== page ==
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Zverev, Dimitrov destined to make major statement this season

Reports that men's pro tennis has been suspended until world No. 1 Andy Murray and Australian Open champ Roger Federer return to action in Dubai at the end of February have been greatly exaggerated.

There's plenty of grunting and pommeling going on this month, and some of it may have serious repercussions when more people are paying attention. That's evident this particular February, as two Grand Slam contenders have exploited the notional dead zone following the first major of the season.

Alexander Zverev, the 19-year-old prodigy who's now in the top 20, won the second title of his young career at the ATP 250 in Montpellier, France. Zverev seems to be everyone's Next Big Thing, but expectations mean little until they're matched by production. In fact, all they do is create pressure.

Zverev had to be feeling pressed when Montpellier began. He was just 3-2 for the year, and that included a shocking at-home Davis Cup loss that capped tiny Belgium's upset of Germany.

"I'm very happy to win my first title of the year," Zverev told the press in Montpellier after his win, "It was a very tough tournament, only one straight-sets match in the whole tournament."

Zverev, a late-entry wild card, beat a pair of mercurial, veteran Frenchmen en route to the title -- No. 14 Jo-Wilfried Tsonga and, in the final, No. 19 Richard Gasquet. It was a good way to get back on track.

Bonus result: Zverev now has a career-high ranking of No. 18.

Grigor Dimitrov's story is a little more complicated. Like Zverev, he was once hailed as a future star. They hung the name "Baby Fed" on him while he was still a teenager. Dimitrov, now 25, has been slow to mature and fully dedicate himself to the game. But he claims he's ready to make a strong push this year and backed it up with a quality tournament win in Brisbane and a terrific performance in the Australian Open.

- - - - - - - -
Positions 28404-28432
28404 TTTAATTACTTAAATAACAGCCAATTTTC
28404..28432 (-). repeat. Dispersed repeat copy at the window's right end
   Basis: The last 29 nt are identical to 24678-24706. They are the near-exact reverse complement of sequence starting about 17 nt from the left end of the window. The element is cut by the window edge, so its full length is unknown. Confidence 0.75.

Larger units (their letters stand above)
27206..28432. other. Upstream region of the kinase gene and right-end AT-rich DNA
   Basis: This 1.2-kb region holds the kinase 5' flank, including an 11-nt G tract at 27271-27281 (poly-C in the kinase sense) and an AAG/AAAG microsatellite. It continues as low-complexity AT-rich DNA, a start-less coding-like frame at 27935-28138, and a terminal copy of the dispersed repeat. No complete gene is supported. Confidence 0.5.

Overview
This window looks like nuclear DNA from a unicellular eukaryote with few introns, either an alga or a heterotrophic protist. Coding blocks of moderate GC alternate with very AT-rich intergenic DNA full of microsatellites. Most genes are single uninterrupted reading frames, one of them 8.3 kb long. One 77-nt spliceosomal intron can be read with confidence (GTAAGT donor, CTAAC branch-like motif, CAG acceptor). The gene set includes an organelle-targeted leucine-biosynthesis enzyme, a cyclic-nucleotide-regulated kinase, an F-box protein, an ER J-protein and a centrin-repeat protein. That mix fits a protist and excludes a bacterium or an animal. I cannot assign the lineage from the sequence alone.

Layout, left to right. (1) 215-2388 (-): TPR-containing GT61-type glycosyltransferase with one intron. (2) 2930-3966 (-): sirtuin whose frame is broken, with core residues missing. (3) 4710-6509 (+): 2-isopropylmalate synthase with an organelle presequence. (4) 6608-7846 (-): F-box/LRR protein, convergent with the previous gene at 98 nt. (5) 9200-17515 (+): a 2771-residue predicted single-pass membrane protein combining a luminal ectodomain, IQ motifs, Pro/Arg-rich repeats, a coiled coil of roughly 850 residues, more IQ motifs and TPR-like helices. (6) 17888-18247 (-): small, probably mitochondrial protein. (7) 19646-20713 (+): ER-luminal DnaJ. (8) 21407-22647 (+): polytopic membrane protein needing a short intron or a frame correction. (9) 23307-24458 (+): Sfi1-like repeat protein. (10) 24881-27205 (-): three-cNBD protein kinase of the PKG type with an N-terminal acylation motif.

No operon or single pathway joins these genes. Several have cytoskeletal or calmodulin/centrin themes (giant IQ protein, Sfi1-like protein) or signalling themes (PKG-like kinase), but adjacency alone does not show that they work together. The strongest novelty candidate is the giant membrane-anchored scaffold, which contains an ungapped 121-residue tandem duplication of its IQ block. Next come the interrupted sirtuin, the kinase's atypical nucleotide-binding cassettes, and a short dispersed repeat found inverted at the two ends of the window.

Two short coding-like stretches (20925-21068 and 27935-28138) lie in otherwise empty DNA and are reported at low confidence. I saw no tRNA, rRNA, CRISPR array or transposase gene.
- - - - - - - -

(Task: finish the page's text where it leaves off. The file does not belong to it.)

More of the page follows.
In the semis of the first major, Dimitrov pushed resurgent Rafael Nadal to the brink of elimination in a riveting five-set spectacle.

Dimitrov is a bigger star than his results warrant, partly because of his charisma and dating history. But unlike many top players, especially those who did well Down Under, Dimitrov didn't take a winter vacation after the first major of the year. Despite winning Brisbane and lasting until the almost the final weekend in Melbourne, he flew home to play in his home championships in Sofia, Bulgaria.

It isn't always easy to navigate hometown-type pressures. Dimitrov also had the handy excuse of fatigue to fall back on if things began to go a little sideways -- as they did in his three-set opening match with Jerzy Janowicz. But Dimitrov hung in, eked it out and went on to win the event with a final-round upset of No. 2 seed David Goffin.

"This is my most prestigious title for sure, winning it at home is a tremendous success for me," said Dimitrov, who now owns six career championships.

Then last week, Dimitrov went straight to Rotterdam and reached the quarterfinals before falling to David Goffin.

Dimitrov claims he's in the best shape of his career.

Along with Zverev, these two are making the most of February, a month in which eight of the 11 tournaments are lowly ATP 250s and played in far-flung outposts like the mile-high city of Quito, Ecuador or the roughneck seaport town of Marseilles, France.

These small tournaments often produce terrific stories. How about much-loved, self-taught underdog Victor Estrella Burgos winning the title in Quito for the third straight year, fending off match points in two of his matches?

This year, though, February might do more than produce charming stories while we await the return of the stars. It may help shape the outsiders destined to beat them.